Nestle USA, a subsidiary of the Swiss food giant, Nestle S.A., announced plans to shift its headquarters, currently in Glendale, to Virginia. Nestlé’s headquarters at Glendale has been in existence for over three decades when in 1990, its parent company acquired Carnation, a Los Angeles-based company dealing in dairy business.
The move to Virginia is part of Nestlé’s strategy to keep all of its stateside operations and businesses closer to each other. It said that the move will improve operational efficiency as 85% of Nestle USA’s top customers and 75% of its factories are in the eastern part of the USA.
The chief executive of Nestle USA, Paul Grimwood, said in a statement, “This location allows us to be closer to our business operations, our customers and other important stakeholders.”
The shifting of the headquarters of the makers of Hot Pockets and Butterfingers from 800 N.Brand Boulevard, Glendale to Virginia entails the transfer of about 1200 jobs to Virginia and Ohio. The transfer is expected to start now and be completed by the end of 2018.
About 750 jobs are expected to be relocated to the new location in Rosslyn, Virginia and about 300 jobs are expected to go to Solon, Ohio, as announced by the company’s spokesperson, Edie Burge.
Virginia would now be the new home for Nestle USA’s corporate operations and its drink and food business. The company expects to move out completely from Glendale by the end of 2018.
The decision of Nestle to move out of Glendale could land a heavy blow on Glendale which had been touting the presence of the food giant in its city manifestos.
The Chief Executive of Glendale Chamber of Commerce, Judee Kendall, said, “We’re very disappointed to see them go. They’ve been great corporate neighbors and an important part of the city.”
The deputy director of Glendale Chamber of Commerce, Darlene Sanchez, further added that they were aware that the company has been planning the shift for many years and they were able to gauge the closing in on the event based on recent lease contracts signed completed by Nestle.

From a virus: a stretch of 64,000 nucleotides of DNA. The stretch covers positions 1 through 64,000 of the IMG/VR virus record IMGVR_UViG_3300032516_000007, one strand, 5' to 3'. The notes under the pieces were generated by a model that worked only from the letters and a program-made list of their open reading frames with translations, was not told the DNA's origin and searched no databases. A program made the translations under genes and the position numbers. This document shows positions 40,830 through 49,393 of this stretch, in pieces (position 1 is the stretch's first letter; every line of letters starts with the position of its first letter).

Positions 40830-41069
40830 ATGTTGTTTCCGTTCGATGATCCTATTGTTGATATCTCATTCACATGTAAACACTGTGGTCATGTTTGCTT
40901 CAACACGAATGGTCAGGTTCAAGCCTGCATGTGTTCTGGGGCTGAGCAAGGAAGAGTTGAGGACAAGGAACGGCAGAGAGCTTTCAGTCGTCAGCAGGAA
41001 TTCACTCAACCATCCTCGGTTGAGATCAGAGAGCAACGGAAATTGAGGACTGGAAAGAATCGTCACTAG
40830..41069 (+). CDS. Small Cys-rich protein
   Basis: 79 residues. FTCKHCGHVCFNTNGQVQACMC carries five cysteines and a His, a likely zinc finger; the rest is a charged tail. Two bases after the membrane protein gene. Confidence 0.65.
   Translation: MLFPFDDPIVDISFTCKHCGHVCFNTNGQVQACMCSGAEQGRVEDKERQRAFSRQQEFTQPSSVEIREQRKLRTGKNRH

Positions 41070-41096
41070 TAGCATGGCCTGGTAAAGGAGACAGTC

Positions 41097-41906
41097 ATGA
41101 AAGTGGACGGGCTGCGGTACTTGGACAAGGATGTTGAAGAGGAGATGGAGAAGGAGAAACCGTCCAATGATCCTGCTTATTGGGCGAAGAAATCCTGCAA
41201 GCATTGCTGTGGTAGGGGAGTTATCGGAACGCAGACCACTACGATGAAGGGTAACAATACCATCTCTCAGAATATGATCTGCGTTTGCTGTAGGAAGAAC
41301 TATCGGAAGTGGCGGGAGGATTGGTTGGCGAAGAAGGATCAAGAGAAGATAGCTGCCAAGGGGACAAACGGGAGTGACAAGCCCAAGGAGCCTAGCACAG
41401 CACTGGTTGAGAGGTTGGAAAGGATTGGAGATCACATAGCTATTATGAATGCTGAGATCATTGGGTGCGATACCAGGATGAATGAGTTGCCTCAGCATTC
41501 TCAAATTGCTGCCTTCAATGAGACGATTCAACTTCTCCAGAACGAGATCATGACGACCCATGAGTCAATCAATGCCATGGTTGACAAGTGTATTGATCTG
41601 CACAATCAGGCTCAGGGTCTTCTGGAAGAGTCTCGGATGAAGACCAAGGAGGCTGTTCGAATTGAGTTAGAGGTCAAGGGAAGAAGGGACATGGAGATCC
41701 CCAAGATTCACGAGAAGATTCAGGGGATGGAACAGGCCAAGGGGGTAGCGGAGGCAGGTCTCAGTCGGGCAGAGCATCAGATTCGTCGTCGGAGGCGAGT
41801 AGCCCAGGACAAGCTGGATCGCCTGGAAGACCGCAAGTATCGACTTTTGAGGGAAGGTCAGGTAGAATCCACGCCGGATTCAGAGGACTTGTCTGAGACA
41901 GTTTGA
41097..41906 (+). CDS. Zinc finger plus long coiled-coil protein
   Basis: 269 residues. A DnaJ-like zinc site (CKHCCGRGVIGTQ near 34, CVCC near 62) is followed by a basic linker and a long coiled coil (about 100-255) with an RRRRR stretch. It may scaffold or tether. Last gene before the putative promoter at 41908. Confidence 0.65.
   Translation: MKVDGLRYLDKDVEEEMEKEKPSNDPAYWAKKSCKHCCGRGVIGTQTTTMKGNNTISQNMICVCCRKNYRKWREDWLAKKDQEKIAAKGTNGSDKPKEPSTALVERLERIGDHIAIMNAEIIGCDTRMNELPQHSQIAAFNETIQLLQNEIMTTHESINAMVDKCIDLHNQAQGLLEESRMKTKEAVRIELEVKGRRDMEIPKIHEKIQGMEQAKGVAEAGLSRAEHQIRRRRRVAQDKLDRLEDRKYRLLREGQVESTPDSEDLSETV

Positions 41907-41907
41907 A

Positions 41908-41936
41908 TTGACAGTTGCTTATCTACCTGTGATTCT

The deputy director said that while they were sorry to see Nestle leave California, this is also a great opportunity to attract other businesses and strive to enhance diversification in Glendale’s corporate space.
Tom Lorenz, the spokesperson for the city, said in a statement that Glendale would have been happy to negotiate with Nestle but had not been approached by the company. They had heard about the move indirectly.
He said that while Nestlé’s relocation signals “the closing of one chapter,” his sentiments echoed the optimism of the deputy director with regard to scouting for new tenants for the freed up space totaling to 518,302 square feet.
The employees in the Glendale headquarters said that they have not yet decided on plans to shift. One employee said that they are waiting for individual communication from their company before weighing options.
Nestle is moving out of downtown Glendale only. The company still maintains 5,500 employees across California including multiple facilities in the southern part of the state under Nestle Waters division.